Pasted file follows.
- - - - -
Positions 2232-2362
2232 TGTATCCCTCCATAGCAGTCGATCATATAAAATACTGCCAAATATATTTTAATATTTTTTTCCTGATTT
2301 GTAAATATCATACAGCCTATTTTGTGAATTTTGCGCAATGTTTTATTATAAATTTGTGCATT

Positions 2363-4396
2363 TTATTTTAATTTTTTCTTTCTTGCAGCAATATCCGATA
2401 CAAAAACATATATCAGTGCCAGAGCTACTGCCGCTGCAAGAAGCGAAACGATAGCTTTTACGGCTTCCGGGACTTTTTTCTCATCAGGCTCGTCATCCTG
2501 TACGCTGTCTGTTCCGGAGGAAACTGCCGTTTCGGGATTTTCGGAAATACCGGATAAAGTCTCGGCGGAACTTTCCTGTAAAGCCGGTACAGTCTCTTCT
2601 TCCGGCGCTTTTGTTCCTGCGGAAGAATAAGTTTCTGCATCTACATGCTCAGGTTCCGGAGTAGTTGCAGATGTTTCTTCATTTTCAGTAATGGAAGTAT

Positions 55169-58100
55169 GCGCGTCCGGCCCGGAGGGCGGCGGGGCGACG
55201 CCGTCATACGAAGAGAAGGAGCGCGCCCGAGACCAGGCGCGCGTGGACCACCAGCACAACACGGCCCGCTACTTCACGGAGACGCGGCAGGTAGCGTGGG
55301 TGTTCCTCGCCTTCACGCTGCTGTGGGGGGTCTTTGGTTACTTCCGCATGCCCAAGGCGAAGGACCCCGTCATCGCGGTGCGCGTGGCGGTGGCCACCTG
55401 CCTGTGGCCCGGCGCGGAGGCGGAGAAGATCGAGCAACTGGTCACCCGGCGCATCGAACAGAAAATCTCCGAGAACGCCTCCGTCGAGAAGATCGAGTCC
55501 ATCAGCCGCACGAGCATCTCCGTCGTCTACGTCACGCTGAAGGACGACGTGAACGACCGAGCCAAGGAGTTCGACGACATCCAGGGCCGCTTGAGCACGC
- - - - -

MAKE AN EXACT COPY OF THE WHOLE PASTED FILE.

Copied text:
Positions 2232-2362
2232 TGTATCCCTCCATAGCAGTCGATCATATAAAATACTGCCAAATATATTTTAATATTTTTTTCCTGATTT
2301 GTAAATATCATACAGCCTATTTTGTGAATTTTGCGCAATGTTTTATTATAAATTTGTGCATT

Positions 2363-4396
2363 TTATTTTAATTTTTTCTTTCTTGCAGCAATATCCGATA
2401 CAAAAACATATATCAGTGCCAGAGCTACTGCCGCTGCAAGAAGCGAAACGATAGCTTTTACGGCTTCCGGGACTTTTTTCTCATCAGGCTCGTCATCCTG
2501 TACGCTGTCTGTTCCGGAGGAAACTGCCGTTTCGGGATTTTCGGAAATACCGGATAAAGTCTCGGCGGAACTTTCCTGTAAAGCCGGTACAGTCTCTTCT
2601 TCCGGCGCTTTTGTTCCTGCGGAAGAATAAGTTTCTGCATCTACATGCTCAGGTTCCGGAGTAGTTGCAGATGTTTCTTCATTTTCAGTAATGGAAGTAT

Positions 55169-58100
55169 GCGCGTCCGGCCCGGAGGGCGGCGGGGCGACG
55201 CCGTCATACGAAGAGAAGGAGCGCGCCCGAGACCAGGCGCGCGTGGACCACCAGCACAACACGGCCCGCTACTTCACGGAGACGCGGCAGGTAGCGTGGG
55301 TGTTCCTCGCCTTCACGCTGCTGTGGGGGGTCTTTGGTTACTTCCGCATGCCCAAGGCGAAGGACCCCGTCATCGCGGTGCGCGTGGCGGTGGCCACCTG
55401 CCTGTGGCCCGGCGCGGAGGCGGAGAAGATCGAGCAACTGGTCACCCGGCGCATCGAACAGAAAATCTCCGAGAACGCCTCCGTCGAGAAGATCGAGTCC
55501 ATCAGCCGCACGAGCATCTCCGTCGTCTACGTCACGCTGAAGGACGACGTGAACGACCGAGCCAAGGAGTTCGACGACATCCAGGGCCGCTTGAGCACGC